How did Russia Win the 2018 World Cup Bid?

How did Russia Win the 2018 World Cup Bid?

November 7, 2019 100 By Luis Garrison


December 2nd 2010, is a day that has gone
down in infamy. It was the day, in Zurich, when the then FIFA president announced who
would host the 2018 and 2022 World Cup finals. Of course, the moment Sepp Blatter pulled
out a card and read the name QATAR is the most memorable and controversial moment. But,
no less important and no less controversial was the choice of the 2018 World Cup hosts:
Russia. In a way, both choices were not much of a
surprise. FIFA under Blatter had become much less Western European centric, and looked
to spread power and money in football around the world. So a first World Cup finals in
the Middle East and another in Eastern Europe, fitted their MO perfectly. Russia, in particular, has a long and deep
history in a game that is wildly popular in this vast country of nearly 150 million people. So how did two eminently predictable outcomes
become the symbol of the worst of FIFA corruption? The process that led us to Russia and Qatar
was perhaps one of the most controversial in the history of sport, involving political
deals and the highest level, allegations of corruption which are still emerging to this
day and, intriguingly, the use of a wide number of intelligence services and various other
spooks and hangers on in a bid to get a crucial edge in the vote. But the process began in 2007, three years
earlier, when FIFA abolished its policy of rotating the finals between confederations.
And, crucially, then general secretary Jerome Valcke [VALK] pushed through an idea to host
the 2018 and 2022 votes together. This, as it turned out, was a disaster. Soon enough the runners and riders were known.
Russia was against England as well as joint bids for Netherlands/Belgium and Spain/Portugal
for 2018. Although Blatter had been sceptical of joint bids meaning that England would likely
be Russia’s biggest rival, even though the English were disliked with FIFA’s corridors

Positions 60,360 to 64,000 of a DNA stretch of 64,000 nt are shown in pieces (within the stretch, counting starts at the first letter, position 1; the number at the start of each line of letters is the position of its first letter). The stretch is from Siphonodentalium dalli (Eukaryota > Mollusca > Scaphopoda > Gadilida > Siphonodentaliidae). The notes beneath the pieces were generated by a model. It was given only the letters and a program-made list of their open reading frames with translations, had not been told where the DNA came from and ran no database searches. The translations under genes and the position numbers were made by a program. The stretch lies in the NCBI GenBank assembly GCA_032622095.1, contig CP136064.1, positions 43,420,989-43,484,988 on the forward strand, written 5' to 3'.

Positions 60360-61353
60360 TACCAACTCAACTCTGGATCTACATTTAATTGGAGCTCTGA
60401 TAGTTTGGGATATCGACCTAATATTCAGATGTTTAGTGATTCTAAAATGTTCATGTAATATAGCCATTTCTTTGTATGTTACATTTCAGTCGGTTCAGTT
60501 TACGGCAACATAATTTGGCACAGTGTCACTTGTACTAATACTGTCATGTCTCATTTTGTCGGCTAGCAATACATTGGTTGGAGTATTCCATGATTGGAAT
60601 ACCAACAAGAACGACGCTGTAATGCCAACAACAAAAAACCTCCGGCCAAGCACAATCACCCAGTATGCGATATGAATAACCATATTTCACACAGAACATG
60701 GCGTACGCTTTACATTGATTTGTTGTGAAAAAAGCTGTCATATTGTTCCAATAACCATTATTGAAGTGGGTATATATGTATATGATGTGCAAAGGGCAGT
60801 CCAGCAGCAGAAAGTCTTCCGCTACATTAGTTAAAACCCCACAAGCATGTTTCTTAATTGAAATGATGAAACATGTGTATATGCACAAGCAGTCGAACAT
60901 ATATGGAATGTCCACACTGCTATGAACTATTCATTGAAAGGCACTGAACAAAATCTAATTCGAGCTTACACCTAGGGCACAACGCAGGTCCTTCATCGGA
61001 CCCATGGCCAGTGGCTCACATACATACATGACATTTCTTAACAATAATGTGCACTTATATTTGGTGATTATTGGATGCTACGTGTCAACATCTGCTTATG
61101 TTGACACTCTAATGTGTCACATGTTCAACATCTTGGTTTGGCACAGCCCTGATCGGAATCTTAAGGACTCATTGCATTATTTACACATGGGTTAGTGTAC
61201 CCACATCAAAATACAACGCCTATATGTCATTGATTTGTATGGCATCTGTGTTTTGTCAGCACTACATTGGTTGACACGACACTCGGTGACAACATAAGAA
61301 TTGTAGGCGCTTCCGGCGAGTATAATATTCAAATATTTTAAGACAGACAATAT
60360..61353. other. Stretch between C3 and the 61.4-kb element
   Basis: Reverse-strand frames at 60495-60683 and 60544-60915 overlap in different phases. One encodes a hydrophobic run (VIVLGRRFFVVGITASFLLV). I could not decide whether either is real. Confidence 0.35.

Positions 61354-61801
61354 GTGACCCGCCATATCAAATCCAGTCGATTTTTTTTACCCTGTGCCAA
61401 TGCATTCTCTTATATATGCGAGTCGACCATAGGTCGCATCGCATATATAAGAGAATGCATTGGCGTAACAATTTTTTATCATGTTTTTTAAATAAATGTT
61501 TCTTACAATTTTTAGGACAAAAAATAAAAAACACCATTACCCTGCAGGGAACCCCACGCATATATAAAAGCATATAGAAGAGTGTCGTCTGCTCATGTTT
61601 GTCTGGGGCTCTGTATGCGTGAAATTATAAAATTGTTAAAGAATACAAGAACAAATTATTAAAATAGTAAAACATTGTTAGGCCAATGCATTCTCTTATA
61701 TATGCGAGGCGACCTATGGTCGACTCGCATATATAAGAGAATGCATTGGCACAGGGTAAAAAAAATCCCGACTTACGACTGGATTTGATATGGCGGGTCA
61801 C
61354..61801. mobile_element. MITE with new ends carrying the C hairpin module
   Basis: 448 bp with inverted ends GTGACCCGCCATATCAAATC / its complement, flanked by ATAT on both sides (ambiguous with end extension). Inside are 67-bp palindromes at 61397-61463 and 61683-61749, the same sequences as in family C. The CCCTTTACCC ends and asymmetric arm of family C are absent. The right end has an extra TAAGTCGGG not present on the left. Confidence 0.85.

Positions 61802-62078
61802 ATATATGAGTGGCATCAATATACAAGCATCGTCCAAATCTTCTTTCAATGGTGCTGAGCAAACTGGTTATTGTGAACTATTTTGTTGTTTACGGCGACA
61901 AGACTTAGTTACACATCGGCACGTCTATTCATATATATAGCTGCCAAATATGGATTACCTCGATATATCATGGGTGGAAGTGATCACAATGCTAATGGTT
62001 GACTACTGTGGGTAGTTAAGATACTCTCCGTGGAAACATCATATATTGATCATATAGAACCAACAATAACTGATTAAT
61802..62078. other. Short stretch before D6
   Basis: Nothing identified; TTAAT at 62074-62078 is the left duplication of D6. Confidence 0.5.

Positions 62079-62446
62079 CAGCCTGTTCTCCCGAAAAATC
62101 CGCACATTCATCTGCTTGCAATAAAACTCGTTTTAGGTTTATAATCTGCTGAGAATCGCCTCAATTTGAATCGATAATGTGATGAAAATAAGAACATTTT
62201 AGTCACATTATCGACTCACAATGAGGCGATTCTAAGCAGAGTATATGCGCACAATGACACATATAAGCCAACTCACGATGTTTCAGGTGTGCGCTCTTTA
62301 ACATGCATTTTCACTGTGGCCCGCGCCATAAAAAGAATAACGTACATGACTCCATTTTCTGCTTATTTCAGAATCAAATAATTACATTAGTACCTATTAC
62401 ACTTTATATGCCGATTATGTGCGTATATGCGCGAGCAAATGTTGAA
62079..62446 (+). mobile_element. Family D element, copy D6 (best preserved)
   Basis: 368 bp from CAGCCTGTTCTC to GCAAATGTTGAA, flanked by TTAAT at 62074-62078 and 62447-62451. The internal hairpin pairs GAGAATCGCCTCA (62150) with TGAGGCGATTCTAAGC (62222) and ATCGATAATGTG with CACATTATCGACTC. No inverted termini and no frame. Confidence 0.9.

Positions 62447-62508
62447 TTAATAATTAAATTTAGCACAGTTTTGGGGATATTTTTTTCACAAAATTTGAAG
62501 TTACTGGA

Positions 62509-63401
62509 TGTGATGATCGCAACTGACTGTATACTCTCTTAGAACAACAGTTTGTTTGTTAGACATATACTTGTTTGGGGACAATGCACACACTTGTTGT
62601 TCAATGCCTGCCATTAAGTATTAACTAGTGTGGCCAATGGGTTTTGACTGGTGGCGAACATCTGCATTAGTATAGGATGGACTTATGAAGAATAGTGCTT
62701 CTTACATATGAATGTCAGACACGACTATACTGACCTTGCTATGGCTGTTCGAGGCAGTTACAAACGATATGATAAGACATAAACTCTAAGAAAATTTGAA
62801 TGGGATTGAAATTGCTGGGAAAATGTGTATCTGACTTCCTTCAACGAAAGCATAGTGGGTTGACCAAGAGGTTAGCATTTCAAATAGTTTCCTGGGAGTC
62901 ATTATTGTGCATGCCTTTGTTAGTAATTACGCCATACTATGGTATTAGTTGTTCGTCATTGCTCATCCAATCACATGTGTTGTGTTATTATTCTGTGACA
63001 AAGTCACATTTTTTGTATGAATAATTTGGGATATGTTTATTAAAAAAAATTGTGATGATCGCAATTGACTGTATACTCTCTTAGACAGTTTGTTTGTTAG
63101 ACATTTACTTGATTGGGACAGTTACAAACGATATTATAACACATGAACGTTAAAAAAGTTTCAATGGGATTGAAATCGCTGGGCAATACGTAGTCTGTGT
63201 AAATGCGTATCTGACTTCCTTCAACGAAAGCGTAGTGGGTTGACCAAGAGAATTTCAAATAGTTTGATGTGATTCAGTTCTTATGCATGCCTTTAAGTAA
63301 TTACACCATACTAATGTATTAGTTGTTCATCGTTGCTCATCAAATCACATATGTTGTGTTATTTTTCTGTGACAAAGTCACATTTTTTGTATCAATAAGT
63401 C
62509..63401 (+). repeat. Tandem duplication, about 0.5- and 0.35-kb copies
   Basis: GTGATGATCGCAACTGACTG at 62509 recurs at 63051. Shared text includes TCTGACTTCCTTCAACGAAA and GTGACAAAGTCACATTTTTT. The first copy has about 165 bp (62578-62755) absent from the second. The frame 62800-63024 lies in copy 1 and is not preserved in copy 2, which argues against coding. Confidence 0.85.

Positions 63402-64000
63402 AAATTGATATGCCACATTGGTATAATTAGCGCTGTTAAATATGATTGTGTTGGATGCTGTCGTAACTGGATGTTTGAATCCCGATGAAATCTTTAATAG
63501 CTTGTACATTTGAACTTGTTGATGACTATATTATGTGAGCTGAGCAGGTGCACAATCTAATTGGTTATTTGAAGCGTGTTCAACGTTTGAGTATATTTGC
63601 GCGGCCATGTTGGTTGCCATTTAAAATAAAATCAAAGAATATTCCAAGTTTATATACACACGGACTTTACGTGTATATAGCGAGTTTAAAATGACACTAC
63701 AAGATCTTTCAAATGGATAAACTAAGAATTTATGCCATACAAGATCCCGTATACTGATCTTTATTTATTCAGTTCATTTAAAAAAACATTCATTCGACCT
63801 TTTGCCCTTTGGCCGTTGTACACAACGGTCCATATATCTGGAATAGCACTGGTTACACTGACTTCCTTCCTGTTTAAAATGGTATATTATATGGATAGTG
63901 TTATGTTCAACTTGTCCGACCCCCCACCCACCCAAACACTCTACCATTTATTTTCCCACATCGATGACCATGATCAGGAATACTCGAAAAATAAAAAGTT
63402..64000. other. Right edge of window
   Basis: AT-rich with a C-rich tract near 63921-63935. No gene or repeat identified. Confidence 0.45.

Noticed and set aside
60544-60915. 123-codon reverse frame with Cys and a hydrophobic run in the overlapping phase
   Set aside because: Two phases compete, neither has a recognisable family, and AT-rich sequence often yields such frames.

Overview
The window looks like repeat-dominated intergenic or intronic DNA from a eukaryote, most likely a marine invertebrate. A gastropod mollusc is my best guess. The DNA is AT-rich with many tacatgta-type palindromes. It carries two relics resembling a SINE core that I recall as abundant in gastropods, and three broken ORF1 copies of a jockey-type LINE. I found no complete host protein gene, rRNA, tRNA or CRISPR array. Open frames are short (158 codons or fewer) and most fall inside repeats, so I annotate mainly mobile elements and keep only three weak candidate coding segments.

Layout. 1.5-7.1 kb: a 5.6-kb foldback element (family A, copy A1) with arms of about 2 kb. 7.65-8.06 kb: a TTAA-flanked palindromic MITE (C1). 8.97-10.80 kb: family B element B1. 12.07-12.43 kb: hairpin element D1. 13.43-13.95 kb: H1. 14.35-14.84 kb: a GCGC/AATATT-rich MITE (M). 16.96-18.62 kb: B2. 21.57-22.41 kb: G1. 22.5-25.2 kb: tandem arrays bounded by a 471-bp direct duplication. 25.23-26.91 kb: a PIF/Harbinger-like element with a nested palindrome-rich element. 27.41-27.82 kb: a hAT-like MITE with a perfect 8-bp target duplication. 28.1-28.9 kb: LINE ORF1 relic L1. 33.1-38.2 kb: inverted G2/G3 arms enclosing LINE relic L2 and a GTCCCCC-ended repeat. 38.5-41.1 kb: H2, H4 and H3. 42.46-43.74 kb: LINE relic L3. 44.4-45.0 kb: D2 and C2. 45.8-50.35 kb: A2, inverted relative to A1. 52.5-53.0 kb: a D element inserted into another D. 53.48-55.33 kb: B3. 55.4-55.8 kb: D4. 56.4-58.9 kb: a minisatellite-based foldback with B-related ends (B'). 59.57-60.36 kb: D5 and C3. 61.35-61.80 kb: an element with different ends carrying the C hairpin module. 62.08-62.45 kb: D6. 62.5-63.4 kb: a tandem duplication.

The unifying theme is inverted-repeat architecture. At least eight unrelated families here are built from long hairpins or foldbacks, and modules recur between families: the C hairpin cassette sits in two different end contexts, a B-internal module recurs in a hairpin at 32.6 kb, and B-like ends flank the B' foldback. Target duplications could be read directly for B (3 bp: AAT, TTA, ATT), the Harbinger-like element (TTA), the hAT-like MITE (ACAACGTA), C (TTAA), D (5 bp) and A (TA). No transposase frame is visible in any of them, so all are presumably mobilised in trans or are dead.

of power, largely because of British press reporting of various corruption scandals.
Qatar was up against Australia, favourites the United States, Japan, and South Korea. The next two years was a dizzying process
of hard lobbying and rule bending. The bids had to convince the 24 person FIFA Executive
Committee, or Ex Co. It contained names that are very familiar now: Chuck Blazer, Mohamed
Bin Hammam and Jack Warner, alongside the likes of more established figures like Sepp
Blatter, Michel Platini and Franz Beckenbauer. What followed was an orgy of spending and
power politics, on all sides. Qatar would invest heavily in building outposts of its
Aspire Academy in country’s that just happened to have a member of the ExCo. The Russian
bid had been caught giving artwork to ExCo member Michel D’Hooghe (it was later found
to be worthless). England had handed out £230 Mulberry handbags to the wives of ExCo members. What also became clear is that the ExCo members
had also been making outlandish demands for cash and gifts and sometimes prestige. Nicholas
Leoz of Paraguay, for instance, was reported to have wanted to meet the Queen. Jack Warner
demanded that a close family friend be given a job somewhere in English football. By the time the vote came around, Zurich was
full of celebrities lobbying for their causes. Prime Minister David Cameron arrived with
Prince William and David Beckham, hoping to sprinkle a little star dust. But they were
not the only outside guests. A measure of just how serious the bidding nations were
taking it was reflected by the fact that Zurich appeared to be awash with spooks. Intelligence
agencies, according to numerous people within the campaigns were hard at work trying to
secure an advantage. Bonita Mersiades, who was working on Australia’s
2022 bid, recalled how the 2010 Zurich vote was awash with spooks engaged in espionage.
“The intelligence agencies that were there said it was really noticeable when the Russians
turned up because no one could hear or see anything.” The Russians, she explained,
“had jammed everyone else’s devices.” But that doesn’t mean that the English bid
was whiter than white. A former MI6 man had been hired to “gather intelligence” on
the rival bids, and had seen Chelsea owner Roman Abramovich being employed to secure
a Russian World Cup in 2018. “Roman [Abramovich] was absolutely integral
to the Russian bid,’ the ex-MI6 agent later said whilst also claiming that an agreement
had been struck long before between Qatar and Russia as part of a huge natural gas deal. ‘I remember seeing him [Abramovich] attending
private meetings with Sepp Blatter in South Africa and thinking to myself, “We don’t